The controversial energy price cap for consumers on default tariffs has entered force today.
Ofgem expects the move will save around 11 million people an average of £76 a year, while opponents of the scheme suggest it could damage competition across the UK market.
The cap limits the cost of each energy unit rather than total bills, meaning energy-intensive users will continue to pay more than those with lower consumption.
The cost of electricity is capped at 17p per kWh, with gas being capped at 4p per kWh – this means a dual fuel customer using energy at typical levels and paying through direct debit is expected to spend a maximum of £1,137 a year.
The energy regulator says the cap will be reviewed and adjusted twice a year to make sure it is fair and effective to all customers.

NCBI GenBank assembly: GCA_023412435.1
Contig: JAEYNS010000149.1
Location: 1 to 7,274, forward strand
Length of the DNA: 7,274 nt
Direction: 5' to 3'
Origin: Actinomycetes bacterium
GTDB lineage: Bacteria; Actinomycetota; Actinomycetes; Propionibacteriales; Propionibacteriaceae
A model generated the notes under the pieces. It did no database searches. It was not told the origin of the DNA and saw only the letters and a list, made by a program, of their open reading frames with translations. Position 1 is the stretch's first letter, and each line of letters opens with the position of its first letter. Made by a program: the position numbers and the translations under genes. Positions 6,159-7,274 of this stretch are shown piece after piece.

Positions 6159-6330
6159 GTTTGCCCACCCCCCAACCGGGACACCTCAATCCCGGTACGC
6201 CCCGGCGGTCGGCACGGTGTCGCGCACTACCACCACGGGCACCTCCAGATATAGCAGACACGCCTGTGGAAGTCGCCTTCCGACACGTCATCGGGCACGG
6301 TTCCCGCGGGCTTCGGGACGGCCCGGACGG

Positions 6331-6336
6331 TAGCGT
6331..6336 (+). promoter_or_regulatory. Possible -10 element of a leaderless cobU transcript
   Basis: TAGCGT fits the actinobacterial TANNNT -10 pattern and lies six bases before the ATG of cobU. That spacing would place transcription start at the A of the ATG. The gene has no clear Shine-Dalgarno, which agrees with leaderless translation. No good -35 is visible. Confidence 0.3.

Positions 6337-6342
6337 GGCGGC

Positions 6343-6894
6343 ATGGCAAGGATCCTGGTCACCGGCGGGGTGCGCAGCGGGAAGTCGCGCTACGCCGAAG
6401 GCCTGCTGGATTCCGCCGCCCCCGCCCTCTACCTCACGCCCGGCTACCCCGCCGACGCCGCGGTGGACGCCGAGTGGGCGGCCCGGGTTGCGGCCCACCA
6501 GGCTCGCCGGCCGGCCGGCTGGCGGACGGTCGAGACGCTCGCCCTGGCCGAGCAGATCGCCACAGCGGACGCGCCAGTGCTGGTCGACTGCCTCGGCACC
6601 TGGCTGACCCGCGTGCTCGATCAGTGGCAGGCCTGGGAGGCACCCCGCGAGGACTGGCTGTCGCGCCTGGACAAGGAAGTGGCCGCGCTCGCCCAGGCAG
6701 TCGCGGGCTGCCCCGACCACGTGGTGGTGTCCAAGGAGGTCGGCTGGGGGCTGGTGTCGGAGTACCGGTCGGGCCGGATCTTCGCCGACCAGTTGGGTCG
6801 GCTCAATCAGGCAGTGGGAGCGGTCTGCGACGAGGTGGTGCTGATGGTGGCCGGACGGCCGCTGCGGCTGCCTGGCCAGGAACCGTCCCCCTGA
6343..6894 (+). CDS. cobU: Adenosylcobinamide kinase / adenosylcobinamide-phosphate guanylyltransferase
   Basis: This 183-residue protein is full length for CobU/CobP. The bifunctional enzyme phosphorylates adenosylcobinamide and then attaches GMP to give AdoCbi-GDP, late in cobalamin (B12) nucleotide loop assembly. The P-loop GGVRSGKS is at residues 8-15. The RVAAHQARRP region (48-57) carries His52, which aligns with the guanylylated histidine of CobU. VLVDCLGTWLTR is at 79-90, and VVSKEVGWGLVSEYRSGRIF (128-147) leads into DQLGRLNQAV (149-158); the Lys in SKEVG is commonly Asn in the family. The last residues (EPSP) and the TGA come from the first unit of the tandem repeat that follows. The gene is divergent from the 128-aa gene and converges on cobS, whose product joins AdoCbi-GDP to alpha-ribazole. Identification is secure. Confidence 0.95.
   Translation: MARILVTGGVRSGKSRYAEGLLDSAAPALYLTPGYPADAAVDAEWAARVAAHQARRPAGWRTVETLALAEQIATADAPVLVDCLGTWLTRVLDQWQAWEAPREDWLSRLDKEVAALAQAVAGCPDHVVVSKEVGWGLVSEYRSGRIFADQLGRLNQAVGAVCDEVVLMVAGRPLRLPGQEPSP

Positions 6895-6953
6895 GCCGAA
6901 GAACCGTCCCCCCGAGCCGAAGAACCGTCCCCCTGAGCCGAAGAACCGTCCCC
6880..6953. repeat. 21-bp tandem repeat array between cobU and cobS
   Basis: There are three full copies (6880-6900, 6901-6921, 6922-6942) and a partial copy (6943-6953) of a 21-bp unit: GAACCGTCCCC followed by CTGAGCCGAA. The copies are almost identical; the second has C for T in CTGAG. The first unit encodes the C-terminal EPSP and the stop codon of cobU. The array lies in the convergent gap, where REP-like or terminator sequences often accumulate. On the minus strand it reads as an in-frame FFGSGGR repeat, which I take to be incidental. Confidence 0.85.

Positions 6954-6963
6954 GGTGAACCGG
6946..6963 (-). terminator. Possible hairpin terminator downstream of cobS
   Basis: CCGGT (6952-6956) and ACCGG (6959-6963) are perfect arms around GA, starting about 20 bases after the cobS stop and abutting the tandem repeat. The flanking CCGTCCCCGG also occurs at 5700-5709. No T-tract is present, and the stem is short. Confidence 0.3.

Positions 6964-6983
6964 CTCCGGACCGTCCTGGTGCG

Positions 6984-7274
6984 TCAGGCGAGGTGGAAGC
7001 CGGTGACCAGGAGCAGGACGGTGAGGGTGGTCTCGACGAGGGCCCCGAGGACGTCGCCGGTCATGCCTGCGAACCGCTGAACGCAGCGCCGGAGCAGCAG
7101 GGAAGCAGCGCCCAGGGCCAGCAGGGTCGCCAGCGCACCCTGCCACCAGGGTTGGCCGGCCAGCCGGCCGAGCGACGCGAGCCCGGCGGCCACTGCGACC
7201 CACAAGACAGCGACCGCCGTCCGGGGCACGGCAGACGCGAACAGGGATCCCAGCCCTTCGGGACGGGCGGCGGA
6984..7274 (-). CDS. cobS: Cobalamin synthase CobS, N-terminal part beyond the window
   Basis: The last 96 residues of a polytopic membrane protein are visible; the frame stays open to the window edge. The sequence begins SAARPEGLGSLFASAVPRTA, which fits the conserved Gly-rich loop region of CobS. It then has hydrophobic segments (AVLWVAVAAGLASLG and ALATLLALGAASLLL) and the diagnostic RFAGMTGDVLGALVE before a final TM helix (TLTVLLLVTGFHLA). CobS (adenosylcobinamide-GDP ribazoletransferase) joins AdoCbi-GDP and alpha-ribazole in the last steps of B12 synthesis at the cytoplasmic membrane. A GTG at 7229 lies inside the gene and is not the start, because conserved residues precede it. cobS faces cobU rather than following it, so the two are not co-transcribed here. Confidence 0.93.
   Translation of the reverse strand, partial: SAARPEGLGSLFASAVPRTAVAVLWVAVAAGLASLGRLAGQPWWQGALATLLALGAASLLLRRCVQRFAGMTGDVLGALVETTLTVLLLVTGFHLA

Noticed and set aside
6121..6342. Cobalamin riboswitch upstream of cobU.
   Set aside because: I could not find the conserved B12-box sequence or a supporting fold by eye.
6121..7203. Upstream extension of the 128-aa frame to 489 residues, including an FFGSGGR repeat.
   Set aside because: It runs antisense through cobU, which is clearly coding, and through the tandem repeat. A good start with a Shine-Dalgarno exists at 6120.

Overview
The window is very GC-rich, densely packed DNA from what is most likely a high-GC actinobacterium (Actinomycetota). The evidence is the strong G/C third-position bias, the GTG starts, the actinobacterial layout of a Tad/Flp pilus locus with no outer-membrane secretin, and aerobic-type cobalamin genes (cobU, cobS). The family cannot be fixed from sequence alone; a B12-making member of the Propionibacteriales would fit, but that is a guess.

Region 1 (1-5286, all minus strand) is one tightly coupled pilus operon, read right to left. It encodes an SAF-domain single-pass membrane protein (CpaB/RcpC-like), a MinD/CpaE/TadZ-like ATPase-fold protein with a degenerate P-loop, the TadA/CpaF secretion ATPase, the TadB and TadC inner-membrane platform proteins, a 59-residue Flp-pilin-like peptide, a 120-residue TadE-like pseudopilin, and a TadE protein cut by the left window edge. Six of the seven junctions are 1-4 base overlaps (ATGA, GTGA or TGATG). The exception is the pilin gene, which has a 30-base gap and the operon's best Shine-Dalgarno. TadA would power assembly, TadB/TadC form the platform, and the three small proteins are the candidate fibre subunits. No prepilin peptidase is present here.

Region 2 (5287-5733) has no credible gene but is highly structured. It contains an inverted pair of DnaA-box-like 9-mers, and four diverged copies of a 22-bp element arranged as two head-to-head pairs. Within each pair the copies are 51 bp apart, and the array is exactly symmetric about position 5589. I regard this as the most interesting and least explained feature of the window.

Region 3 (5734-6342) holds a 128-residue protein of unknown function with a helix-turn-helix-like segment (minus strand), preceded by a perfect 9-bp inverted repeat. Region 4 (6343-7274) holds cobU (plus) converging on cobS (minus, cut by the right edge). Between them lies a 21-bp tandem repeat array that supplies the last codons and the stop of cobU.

A number of consumer groups have claimed customers should continue to shop around and improve the efficiency of their homes to save the most money possible.
Gillian Guy, CEO of Citizens Advice, said: “The introduction of this cap will put an end to suppliers exploiting loyal customers.
“However, while people on default tariffs should now be paying a fairer price for their energy, they will still be better off if they shop around.”
British Gas owner Centrica recently announced it plans to challenge the cap.